I've been involved in a couple of maker spaces. One with a lot of machine tools and heavier machines. I've also toured a couple of hot metal oriented shops. My observation is that you really need to let the community guide the build-out and growth. Several reasons: 1. It's hard to predict what people will want until people start using it. 2. You need to have teachers for every tool. 3. Insurance issues will constrain some of your dreams. 4. You want things that people will actually use, because space for tools is a finite resource. 5. Your community may have different tolerance for tool learning curve.
You will find once you start that people will say: "Let's bring in an X." You should ask: Have you used one? Are you expert enough to teach others to use it? If not, can you find someone who is expert enough to teach it? Then after you have a potential teacher, you need to understand from that person the particulars of that machine and whether or not it is a good fit for your community.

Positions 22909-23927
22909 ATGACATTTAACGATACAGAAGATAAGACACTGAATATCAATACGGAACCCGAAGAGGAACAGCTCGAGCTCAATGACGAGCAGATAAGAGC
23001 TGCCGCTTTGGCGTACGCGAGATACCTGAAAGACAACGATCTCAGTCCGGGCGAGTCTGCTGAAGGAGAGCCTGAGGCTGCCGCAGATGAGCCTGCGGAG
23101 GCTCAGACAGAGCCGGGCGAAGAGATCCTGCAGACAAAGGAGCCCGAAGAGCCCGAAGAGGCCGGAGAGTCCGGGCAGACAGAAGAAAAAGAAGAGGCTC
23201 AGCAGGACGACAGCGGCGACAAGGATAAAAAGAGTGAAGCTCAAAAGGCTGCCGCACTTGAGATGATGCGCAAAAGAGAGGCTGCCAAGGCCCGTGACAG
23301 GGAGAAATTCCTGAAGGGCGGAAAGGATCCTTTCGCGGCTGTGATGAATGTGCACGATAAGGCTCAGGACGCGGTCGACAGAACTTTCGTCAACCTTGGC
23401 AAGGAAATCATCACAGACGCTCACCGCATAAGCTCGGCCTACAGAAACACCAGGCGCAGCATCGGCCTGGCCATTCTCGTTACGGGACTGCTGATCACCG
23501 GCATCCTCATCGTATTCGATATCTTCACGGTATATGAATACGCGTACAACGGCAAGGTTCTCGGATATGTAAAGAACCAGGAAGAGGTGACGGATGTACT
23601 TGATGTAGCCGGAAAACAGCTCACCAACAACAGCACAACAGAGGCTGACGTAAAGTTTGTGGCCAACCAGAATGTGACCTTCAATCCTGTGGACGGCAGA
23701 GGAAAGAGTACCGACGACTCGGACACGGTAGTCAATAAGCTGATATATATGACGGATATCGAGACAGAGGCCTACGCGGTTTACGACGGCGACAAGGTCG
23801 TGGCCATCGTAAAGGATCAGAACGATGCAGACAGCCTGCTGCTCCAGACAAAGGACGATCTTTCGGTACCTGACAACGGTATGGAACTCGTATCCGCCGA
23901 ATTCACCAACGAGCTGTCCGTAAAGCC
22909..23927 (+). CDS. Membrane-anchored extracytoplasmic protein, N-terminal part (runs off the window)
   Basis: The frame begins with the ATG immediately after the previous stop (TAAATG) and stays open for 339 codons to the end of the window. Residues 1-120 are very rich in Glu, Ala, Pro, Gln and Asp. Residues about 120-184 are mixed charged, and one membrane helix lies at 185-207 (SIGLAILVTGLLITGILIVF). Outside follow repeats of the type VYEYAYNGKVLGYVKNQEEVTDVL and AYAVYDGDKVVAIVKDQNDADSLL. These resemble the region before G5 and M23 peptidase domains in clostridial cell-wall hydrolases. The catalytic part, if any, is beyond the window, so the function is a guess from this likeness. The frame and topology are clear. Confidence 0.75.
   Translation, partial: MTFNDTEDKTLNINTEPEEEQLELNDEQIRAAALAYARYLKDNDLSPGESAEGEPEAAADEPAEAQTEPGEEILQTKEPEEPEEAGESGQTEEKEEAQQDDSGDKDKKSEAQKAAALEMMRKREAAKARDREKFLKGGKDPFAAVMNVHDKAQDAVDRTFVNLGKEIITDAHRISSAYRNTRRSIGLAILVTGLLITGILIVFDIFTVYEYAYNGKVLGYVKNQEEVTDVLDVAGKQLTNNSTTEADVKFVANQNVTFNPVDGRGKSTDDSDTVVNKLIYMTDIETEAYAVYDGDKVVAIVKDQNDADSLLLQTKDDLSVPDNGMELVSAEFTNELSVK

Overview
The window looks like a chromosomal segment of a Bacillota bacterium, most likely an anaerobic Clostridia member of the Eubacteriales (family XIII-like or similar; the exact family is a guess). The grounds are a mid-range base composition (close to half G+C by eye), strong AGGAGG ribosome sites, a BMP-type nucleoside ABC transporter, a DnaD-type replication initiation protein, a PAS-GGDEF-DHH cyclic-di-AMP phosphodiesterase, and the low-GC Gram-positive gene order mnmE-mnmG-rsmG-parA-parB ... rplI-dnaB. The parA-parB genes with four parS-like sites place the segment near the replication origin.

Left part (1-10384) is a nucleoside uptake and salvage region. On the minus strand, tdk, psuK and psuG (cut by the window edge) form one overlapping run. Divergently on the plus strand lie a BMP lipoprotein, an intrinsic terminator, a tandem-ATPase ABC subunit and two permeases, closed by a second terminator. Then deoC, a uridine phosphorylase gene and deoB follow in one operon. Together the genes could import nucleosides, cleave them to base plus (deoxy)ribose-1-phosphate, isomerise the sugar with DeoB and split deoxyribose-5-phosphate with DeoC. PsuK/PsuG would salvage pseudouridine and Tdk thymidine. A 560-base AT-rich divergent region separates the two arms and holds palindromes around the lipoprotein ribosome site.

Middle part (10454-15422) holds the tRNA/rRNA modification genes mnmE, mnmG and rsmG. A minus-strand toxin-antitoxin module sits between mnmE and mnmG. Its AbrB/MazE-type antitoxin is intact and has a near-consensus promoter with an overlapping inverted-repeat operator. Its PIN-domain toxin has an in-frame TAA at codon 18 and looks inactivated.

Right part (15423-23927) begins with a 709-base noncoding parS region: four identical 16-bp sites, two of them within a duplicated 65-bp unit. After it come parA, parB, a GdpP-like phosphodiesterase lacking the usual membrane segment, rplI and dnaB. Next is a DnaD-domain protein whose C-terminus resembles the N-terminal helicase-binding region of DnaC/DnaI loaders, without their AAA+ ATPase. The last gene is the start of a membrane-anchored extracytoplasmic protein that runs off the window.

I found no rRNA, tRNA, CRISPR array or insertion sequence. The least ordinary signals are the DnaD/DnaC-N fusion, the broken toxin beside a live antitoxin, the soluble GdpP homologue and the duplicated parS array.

Changing topics, here are some things I have seen at different shops, not all in the same shop:
CNC mill, CNC plasma cutter, small injection molding machine (these are all high-learning-curve machines requiring specialist insructors).
manual knee mill, metal lathe, wood lathe.
Sheet metal brakes/punches/english wheel -- surprisingly easy tools to get working with that enable very interesting projects.
Vacuum forming -- simple and versatile.
Hot metal casting -- simple, but needs specialist instructor and special spaces.
Industrial sewing machines and surgers -- enables really cool projects with heavy materials that would kill a home sewing machine.
fiberglass/carbon fiber work set up.
powder coating, paint shop.
glass melting and glass blowing furnaces.
electronics shop for working with surface mount components.
wire welding, mig and tig welding.
I'm sure I'm forgetting some.
Finally: One of my favorite machines is the popcorn machine. I learn a huge amount just by hanging around in the lounge and asking people what they are working on and how they are solving their fabrication problems. You want to build in some space that facilitates interaction.